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Iron Dog race director, disqualified racers divided over race rule interpretation

  • Author: Dermot Cole
    | Opinion
  • Updated: December 2, 2017
  • Published February 25, 2017

Iron Dog champions Tyler Aklestad and Tyson Johnson pose with their snowmachines at the finish line in Fairbanks on Saturday, Feb. 27, 2016 (Dermot Cole / Alaska Dispatch News)

FAIRBANKS — As hundreds gathered along the Chena River Saturday for the most contentious race finish in Iron Dog history, race director Kevin Kastner said the organization had no choice but to disqualify the first-place team after a photo surfaced showing bystanders touching the two snowmachines during a refueling stop between Ruby and Tanana.

But Iron Dog veterans and defending champions Tyler Aklestad and Tyson Johnson said they plan to appeal.

Cory Davis of Soldotna and Ryan Simons of Alberta finished first, followed by Chard Gueco and Dusty VanMeter. Micah Huss and Ryan Sottosanti finished third.

The race from Big Lake, with a stop in Nome, began a week ago.

Aklestad and Johnson led the race Friday into Tanana and were expected to repeat as champions, but were disqualified because two people pushed down on the back of their sleds during a refueling stop at a site called Bible Camp.

"It's very unfortunate, it's very contentious and we understand that and the implications to us as an organization are very clear," Kastner said.

Iron Dog officials stopped the GPS tracking of the team early Saturday, but Kastner said for safety reasons he asked that the tracking be reinstated, but it didn't happen.

Kastner said a rule added in 2016 specifically prohibits any "physical contact" between the racers and others during that section of the trail. The rule requires disqualification, he said.

"To be clear, they're not allowed any outside assistance anywhere, the difference is that the penalty that comes with any physical contact with the snowmachine, any outside help of any kind, other than simply providing the fuel and oil for their use, it's a mandatory disqualification," he said.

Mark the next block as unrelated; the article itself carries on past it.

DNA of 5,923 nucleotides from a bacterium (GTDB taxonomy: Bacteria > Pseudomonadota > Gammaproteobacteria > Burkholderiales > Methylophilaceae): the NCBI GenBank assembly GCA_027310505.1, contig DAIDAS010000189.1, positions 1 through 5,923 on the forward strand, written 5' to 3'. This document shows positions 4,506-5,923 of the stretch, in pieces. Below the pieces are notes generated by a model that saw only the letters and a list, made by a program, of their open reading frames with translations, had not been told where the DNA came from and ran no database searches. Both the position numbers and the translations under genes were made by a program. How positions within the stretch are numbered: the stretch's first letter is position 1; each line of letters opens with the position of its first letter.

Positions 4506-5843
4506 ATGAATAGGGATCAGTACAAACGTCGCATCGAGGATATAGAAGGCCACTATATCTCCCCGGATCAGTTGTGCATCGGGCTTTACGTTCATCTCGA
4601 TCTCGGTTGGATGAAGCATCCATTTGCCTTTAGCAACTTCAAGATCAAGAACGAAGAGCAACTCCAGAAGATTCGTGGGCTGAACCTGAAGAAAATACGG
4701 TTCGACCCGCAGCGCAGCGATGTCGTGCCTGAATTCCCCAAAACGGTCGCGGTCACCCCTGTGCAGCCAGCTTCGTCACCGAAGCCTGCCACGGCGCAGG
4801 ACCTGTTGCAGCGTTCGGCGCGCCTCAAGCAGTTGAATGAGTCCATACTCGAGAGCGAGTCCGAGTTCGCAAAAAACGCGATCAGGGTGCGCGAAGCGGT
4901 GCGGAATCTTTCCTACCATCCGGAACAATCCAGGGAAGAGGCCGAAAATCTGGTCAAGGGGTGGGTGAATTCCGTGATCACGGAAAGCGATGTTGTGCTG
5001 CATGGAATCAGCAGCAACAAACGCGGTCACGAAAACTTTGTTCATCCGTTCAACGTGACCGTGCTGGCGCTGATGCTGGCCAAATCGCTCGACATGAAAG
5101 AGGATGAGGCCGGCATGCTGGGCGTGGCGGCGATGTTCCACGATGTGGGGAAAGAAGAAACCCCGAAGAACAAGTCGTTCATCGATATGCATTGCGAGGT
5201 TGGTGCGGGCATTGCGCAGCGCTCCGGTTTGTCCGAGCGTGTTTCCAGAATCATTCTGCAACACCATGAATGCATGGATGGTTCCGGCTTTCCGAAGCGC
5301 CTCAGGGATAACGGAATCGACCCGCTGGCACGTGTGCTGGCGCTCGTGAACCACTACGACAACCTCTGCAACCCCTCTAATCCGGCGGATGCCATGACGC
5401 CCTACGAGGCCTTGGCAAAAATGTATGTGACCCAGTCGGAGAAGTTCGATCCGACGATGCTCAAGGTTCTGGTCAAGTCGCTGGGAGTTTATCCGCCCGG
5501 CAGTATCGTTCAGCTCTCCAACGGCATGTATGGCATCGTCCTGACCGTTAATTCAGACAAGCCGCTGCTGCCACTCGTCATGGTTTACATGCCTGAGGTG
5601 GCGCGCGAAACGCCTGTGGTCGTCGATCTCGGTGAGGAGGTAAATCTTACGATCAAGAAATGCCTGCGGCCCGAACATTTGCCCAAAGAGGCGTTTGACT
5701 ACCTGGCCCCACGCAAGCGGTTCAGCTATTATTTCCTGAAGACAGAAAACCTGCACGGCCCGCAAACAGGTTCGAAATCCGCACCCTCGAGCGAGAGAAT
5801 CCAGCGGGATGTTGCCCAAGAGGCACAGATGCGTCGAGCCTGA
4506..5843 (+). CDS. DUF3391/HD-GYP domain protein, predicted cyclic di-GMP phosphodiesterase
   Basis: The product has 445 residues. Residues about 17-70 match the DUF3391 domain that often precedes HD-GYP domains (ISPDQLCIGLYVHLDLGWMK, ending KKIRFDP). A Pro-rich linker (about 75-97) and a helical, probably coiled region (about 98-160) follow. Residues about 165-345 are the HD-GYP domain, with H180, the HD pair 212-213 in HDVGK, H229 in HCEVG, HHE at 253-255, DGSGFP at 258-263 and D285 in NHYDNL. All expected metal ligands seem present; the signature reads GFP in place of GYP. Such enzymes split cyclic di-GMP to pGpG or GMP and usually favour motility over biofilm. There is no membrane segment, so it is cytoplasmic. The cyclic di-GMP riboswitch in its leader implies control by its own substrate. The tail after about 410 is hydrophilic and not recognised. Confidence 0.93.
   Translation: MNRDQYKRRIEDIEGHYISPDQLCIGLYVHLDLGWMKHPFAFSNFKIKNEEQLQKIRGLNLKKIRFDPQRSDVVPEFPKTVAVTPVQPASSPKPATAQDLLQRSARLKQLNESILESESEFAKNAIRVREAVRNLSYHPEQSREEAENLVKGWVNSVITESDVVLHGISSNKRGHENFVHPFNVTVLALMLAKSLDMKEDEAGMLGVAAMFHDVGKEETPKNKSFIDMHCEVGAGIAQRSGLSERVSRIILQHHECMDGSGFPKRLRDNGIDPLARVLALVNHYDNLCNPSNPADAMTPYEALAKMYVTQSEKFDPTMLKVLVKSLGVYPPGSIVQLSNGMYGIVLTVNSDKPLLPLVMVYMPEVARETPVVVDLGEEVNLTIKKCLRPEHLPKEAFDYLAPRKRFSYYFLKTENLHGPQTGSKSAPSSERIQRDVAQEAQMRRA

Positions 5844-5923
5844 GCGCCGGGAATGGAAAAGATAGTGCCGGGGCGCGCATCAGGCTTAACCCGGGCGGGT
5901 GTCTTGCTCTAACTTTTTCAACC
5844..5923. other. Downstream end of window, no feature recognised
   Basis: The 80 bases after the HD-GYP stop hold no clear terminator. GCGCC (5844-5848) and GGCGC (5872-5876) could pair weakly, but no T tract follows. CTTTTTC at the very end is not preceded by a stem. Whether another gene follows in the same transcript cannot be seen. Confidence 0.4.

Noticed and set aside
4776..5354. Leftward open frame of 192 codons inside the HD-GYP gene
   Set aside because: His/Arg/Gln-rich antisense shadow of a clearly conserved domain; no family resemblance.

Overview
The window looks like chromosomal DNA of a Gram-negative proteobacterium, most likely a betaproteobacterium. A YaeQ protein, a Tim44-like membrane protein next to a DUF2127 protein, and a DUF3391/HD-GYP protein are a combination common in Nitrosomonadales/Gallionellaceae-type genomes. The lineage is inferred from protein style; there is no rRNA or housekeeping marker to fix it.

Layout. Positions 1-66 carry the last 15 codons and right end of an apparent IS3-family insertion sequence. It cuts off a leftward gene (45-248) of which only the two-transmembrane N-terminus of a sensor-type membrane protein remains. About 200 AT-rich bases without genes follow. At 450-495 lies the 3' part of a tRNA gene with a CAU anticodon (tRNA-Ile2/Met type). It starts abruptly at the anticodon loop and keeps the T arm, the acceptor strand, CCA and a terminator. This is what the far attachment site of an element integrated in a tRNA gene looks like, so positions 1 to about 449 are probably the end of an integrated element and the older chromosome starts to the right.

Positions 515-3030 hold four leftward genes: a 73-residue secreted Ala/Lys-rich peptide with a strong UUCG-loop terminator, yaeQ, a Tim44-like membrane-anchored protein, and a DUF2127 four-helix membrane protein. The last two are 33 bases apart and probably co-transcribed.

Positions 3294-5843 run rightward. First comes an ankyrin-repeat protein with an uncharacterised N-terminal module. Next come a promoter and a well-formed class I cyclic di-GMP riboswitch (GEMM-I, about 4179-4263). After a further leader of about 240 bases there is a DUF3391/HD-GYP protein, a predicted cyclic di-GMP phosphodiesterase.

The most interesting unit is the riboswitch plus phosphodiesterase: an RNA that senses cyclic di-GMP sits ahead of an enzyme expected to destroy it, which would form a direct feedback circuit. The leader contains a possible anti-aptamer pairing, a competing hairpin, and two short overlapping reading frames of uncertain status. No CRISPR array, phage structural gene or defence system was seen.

As word of the disqualification spread, supporters of the two men said that other similar infractions have led to much lesser penalties. But the rules allow the three race marshals to use their discretion in meting out penalties at checkpoints.

Kastner said he talked with the race marshals who made the decision and later , consulted with the board of directors before the volunteer marshals released a statement early Saturday. He said there have been no complaints about the integrity of the marshals.

"The racers who signed up agreed to these rules, then signed their names to these rules. Those rules were also read aloud, specifically that section in question, at the mandatory drivers' meeting," he said.

A letter signed by 17 racers overnight in Tanana said that the explanation given at the drivers' meeting was that actions of people with no connection to the race who are beyond the control of racers would not be cause for any penalty.

"The photo shows 'outside people' pushing down the back of the Snogo, for which no gain obtained as a result. This was the act of 'outside person' trying to help and in no way should result in the actions taken by the disqualification. Team 8 should be allowed to continue," the letter said.

Interviewed earlier Saturday before the finish, Kastner said the organization decided to :stand behind the decision of the race marshals because that's what we do, we've delegated that to this group of volunteers to be impartial and use good judgement," he said. "They're the cops. They enforce the rules. They don't make the rules."

Johnson said he believed that the head race marshal had a grudge against his team from an incident last year when he wanted to penalize the team and other marshals disagreed. "He's been bringing it up ever since," Johnson said.

Aklestad had entered the Iron Dog a dozen times and scratched eight times before winning last year. Johnson had eight scratches in 17 starts before becoming champion.

Kastner said whether the rule needs to be looked at again will be up to the board. He said he suspects that there will be a review over the intent or the application of the rule.

The rule came about in part because there were reports in the past of racers getting help in that unofficial refueling stop.

Johnson, who said he slept about one hour Friday after learning about the disqualification,  said as soon as he knew someone was on the back of his Snogo he turned and told him to get off.

He and Aklestad plan to ask the Iron Dog board to overturn the ruling. "We'll talk to a lawyer if we have to. That's our next step."

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